Stonefish are the most venomous fish known. They inhabit the coastal regions of the Indo-Pacific ocean. With texture skin and a mottled colouring, they blend in perfectly with the corals and rocks on which they lie waiting to ambush their prey. Their spines contain a powerful neurotoxin that target cellular membranes. The breakdown of tissue in the afflicted creature can cause infections even long after the wounds and affected tissue are properly treated. The toxins also affect white blood cells, further complicating wounds and making infections more persistent.
Stings are potentially lethal, and they are extremely painful. Humans occasionally step on these fish, resulting in defensive stings. Hot water has the potential to denature the toxins, reducing discomfort and risk for victims. In more extreme cases, antivenom is required. Stings are most often delivered when the stonefish is stepped on, but stings can also happen when the fish is picked up. Due to the well-known risk of touching these fish, such instances are rare. The fish's appearance also deters people from trying to pick them up. Stonefish can survive up to 24 hours out of water and unsuspecting beach-goers might be tempted to try to return them to the ocean if they wash ashore.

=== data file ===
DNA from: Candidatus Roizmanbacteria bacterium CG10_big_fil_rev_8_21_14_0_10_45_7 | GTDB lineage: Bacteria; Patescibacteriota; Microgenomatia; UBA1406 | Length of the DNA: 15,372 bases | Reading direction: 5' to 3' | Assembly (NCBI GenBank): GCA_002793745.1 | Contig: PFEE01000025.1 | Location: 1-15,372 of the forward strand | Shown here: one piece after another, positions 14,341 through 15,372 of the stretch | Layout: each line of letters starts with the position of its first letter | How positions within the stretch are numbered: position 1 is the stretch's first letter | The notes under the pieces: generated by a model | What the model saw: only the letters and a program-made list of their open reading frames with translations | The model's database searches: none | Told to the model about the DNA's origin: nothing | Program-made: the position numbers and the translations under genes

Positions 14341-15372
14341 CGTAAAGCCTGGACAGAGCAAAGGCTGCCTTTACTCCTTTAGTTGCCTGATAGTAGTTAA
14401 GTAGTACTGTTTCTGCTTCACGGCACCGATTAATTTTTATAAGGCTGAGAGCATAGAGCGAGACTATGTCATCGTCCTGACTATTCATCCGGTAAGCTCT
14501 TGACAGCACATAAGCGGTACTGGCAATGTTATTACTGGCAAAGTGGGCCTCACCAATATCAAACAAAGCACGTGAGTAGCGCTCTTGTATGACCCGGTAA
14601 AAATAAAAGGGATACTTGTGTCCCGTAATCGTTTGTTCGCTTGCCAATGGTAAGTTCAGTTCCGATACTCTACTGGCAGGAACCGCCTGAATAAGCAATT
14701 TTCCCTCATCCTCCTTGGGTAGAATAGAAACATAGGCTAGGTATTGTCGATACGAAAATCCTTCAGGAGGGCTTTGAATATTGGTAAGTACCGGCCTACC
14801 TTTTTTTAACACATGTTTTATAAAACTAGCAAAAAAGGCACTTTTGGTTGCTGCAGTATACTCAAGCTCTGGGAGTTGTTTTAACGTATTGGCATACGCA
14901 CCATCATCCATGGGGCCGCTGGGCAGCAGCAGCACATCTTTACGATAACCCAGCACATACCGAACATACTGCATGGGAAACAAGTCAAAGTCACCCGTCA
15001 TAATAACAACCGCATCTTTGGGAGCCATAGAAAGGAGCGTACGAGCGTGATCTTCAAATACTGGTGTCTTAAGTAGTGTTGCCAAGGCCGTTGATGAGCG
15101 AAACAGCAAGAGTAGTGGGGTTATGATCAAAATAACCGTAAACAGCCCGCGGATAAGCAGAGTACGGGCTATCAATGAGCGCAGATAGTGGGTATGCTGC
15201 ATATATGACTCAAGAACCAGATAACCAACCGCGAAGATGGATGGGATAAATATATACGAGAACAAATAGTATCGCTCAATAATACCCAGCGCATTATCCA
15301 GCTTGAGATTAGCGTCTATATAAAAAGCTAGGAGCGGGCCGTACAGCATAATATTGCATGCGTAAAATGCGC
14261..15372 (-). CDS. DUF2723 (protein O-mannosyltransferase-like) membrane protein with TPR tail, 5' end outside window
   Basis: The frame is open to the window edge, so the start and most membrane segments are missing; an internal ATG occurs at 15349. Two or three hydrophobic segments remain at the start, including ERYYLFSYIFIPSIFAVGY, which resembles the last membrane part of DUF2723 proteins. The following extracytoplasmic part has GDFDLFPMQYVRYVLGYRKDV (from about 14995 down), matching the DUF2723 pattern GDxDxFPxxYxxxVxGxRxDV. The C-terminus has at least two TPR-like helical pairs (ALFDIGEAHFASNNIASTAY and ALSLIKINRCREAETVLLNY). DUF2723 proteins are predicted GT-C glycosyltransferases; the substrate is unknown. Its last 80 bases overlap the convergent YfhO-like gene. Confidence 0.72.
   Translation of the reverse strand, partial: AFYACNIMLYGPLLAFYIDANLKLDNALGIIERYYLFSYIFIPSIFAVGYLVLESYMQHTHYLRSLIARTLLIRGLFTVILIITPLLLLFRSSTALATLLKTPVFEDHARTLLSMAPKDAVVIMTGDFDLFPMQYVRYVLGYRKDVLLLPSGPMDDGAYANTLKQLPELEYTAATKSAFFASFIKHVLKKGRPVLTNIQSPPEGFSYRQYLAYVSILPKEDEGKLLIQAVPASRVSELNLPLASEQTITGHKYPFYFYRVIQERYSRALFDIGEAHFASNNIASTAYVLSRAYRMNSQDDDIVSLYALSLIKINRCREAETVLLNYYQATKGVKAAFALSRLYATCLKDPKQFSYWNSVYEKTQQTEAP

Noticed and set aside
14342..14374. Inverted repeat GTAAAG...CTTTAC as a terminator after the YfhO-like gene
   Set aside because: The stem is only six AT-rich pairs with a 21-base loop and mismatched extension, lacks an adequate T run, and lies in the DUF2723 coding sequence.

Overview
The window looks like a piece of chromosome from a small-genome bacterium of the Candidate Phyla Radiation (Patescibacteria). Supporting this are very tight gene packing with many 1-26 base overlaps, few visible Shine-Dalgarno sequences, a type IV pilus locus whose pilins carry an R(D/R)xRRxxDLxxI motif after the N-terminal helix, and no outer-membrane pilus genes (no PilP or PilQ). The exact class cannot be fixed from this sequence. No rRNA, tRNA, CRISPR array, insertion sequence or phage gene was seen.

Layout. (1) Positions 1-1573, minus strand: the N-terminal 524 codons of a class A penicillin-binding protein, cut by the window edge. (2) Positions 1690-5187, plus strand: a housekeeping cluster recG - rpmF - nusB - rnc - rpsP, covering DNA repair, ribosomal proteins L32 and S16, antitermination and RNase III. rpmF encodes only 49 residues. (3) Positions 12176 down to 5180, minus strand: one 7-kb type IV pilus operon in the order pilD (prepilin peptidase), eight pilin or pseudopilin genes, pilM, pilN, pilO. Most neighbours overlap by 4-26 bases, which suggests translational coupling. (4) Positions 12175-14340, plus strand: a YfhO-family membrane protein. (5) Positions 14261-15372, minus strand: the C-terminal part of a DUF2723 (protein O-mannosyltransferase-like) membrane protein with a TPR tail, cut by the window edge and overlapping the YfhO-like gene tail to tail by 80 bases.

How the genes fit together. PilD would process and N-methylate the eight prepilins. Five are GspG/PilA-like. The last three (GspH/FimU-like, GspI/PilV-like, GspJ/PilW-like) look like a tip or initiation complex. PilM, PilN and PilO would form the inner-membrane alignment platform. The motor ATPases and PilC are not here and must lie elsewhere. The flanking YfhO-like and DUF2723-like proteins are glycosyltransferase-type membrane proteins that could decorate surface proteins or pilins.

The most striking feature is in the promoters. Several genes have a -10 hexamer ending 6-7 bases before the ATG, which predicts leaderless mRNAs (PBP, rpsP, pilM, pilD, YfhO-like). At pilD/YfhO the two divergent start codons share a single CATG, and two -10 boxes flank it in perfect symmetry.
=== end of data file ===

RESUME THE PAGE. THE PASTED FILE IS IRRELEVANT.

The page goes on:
This stonefish was found on a coral pillar that rose steeply to a point 20m (60 feet) below the surface in Papua New Guinea. Scuba divers were fascinated by the creature that resembled a large stone with an enormous frowning mouth. Almost motionless, the fish was nearly impossible to detect among the rough coral.
Surprisingly, stonefish are perfectly safe to eat and removing the spines renders them harmless. Cooking further reduces risk of eating the flesh since heat denatures their venom. Their flesh is firm and sweet and considered to be a delicacy. Properly prepared, stonefish are also consumed as sushi and sashimi.